Martyr Art – FearFaith Machines

Self-Dubbed as digital metal, the Martyr Art sound is a voracious mix of varied metal and industrial/electronic textures with more besides from an artist which embraces technology as eagerly as the cauldron of flavours woven into his bold recipe of enterprise. FearFaith Machines is the new and fifth album from the band, a release which for fans and newcomers can only make for one compelling adventure.

Martyr Art is the one man project of Joe Gagliardi III, an Orange County musician whose skills on the guitar are as captivating as the songwriting, vocal prowess, and imagination which equally escape his invention. The band is truly a solo project with Gagliardi playing every instrument before recording, mixing and mastering every second of adventure making up FearFaith Machines. Since emerging in 2004, Martyr Art has shared stages with the likes of Corey Glover, Doyle, KMFDM, Drowning Pool, Saul Williams, Full Devil Jacket, Brick By Brick, Dead Empires, and Moon Tooth whilst releasing a host of well-received singles and EPs as well as those previous four full-lengths. Up to this point Martyr Art had evaded our radar but FearFaith Machines has corrected that and will for a whole new tide of fans such its striking offerings.

The album starts with Motion, metallic electronic pulses and temptations luring ears before raw steely smog brings a rousing scourge of groove and alternative metal awash with industrial espionage. Quickly Gagliardi shows his vocal diversity as throat scarred and clean tones intermingle with the former heading the virulent contagion. Equally his craft on the guitar further ignites the tempest, shredding and picking multi-cultural sonic temptations.

The following cyclone of The Pleasure of Pain is just as invasively magnetic, its industrial inclinations steering the listener towards the waiting metal bred uproar. The cycle repeats with even greater heat and intensity, vocals again a great blend of attack and enterprise matching the adventurous emprise of sound. Like a maelstrom of Rabbit Junk, Squidhead, and Cynical Existence, the track is a captivating fury more than matched by next up Who Are You. The third song scowls as it plunders the senses, raging with punk dissonance as again a web of styles and flavours unite with voracity and imagination on the way to forging another major highlight within the release.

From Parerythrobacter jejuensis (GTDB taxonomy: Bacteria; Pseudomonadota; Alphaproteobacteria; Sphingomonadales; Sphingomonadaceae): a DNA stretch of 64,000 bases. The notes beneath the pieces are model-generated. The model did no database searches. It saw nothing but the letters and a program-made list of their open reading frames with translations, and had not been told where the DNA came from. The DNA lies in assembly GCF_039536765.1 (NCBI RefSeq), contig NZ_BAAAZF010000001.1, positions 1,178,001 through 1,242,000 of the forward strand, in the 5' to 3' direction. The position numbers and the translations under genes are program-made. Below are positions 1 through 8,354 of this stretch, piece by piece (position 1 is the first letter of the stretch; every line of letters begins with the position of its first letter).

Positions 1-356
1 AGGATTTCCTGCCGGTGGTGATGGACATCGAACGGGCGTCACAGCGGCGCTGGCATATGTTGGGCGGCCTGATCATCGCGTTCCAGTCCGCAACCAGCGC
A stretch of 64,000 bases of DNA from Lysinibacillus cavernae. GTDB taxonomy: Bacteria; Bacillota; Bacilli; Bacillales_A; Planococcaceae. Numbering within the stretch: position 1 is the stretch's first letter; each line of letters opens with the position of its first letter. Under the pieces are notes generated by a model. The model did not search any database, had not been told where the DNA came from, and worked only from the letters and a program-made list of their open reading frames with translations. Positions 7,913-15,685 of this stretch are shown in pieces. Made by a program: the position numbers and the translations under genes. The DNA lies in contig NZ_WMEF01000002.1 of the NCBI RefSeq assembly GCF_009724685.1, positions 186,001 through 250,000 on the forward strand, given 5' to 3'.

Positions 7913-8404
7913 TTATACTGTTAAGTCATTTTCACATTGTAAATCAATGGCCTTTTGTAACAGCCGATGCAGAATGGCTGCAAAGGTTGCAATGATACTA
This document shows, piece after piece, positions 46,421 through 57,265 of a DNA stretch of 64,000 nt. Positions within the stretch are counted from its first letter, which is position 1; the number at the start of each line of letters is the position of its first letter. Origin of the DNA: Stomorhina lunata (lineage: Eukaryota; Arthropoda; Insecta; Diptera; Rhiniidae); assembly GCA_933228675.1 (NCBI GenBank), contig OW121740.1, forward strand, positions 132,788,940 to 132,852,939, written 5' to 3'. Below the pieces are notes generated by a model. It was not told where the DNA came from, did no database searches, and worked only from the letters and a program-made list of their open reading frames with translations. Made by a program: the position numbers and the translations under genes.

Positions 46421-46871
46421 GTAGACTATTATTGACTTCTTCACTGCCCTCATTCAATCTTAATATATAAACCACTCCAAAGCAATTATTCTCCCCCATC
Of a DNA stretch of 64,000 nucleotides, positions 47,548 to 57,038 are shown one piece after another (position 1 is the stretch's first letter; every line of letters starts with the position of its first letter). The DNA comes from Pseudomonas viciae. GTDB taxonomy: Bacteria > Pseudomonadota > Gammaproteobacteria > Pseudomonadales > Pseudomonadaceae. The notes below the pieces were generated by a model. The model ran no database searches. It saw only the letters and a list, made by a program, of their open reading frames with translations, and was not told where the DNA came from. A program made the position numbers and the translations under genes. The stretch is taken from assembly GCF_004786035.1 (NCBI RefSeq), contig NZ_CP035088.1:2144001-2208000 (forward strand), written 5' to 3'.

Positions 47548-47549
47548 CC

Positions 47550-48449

Across the sinister almost psychotic Just and the superb Constrict, the album simply expands its landscape of sound and captivation, the second of the two almost primal in its breath yet precise in its layers of boldly varied texture and spicing while their successor, Thundering, is a dark seduction with hues of bands like Type O Negative and Sisters Of Mercy to its irresistible gothic rock/post punk serenade.

Final track is Binary Slavery, a carnivorous slice of industrial metal gnawing at the senses yet soothing the wounds with melodic caresses though they too come with an edge of trespass to their infectious exploits. It is a rousing end to the album highlighting the craft, imagination, and bold fusions making up the heart of FearFaith Machines.

Gagliardi creates something that is nothing less than unique from the familiar styles and sounds he weaves with, indisputable evidence coming with one of the most fascinatingly individual and simply enjoyable encounters this year.

FearFaith Machines is out now; available @ https://martyrart.bandcamp.com/album/fearfaith-machines

http://martyrart.com/   https://www.facebook.com/martyrartofficial

Pete RingMaster 01/12/2018

Copyright RingMaster: MyFreeCopyright

Squidhead – Cult[ist]

“There are horrors beyond life’s edge that we do not suspect, and once in a while man’s evil prying calls them just within our range.” [H.P. Lovecraft, The Thing on the Doorstep]

It is more than curiosity which fuels the imagination and predacious captivation of the debut album from Squidhead. Inspired by the darkest depths of the nightmare universe of HP Lovecraft, Cult[ist] lures and exposes the listener to unmentionable and unforgettable horrors across eight slices of modern death metal though that is a tag which just does not do it justice. Technically compelling with an array of flavours spun from an additional fusion of industrial and electronic metal, the album is an invasive often venomous encounter but one just imposingly seductive.

With its seeds sown in 2009, Squidhead started in Belgian as the instrumental solo project of The Painter, better known back then as Pierre Minet. The project was officially unveiled at the end of 2013 with the Prohibition EP released a few months later to potent acclaim. It was a stirring adventure for ears and the imagination, Minet’s craft and enterprise striking across its five tracks inspiring thoughts to conjure their own dark tales. As the band ventured upon the live scene, Squidhead has subsequently evolved in personnel and in turn sound. The result of three years creativity, Cult[ist] is an infernal treat of a proposition around the ever magnetic prowess of The Painter. Alongside him The Crawler unleashes tenebrific intimation through his bass and The Orator unveils nightmare realms and imagery with visceral vocal trespasses; each a source of dark tempting more than complementing the eight stringed conjuring of The Painter.

The storm courted opening to the album coaxes ears into the waiting clutches of Abyssal Worshippers, keys hinting as they lay a sinister lure into the waiting web of intrigue and opacity. Swiftly The Painter immerses ears and thoughts with technical adventure, his strings flaming with suggestion and craft but equally as potent settling into the almost carnivorous trap laid by the feral jaws of the bass and The Orator’s throat scarred vocal painting. Having run with the imagination on Squidhead’s previous offering, it was a surprise and initially wrong-footing to have some of the visual interpretation done for us but quickly the band showed there was plenty of room to create one’s own nightmares too.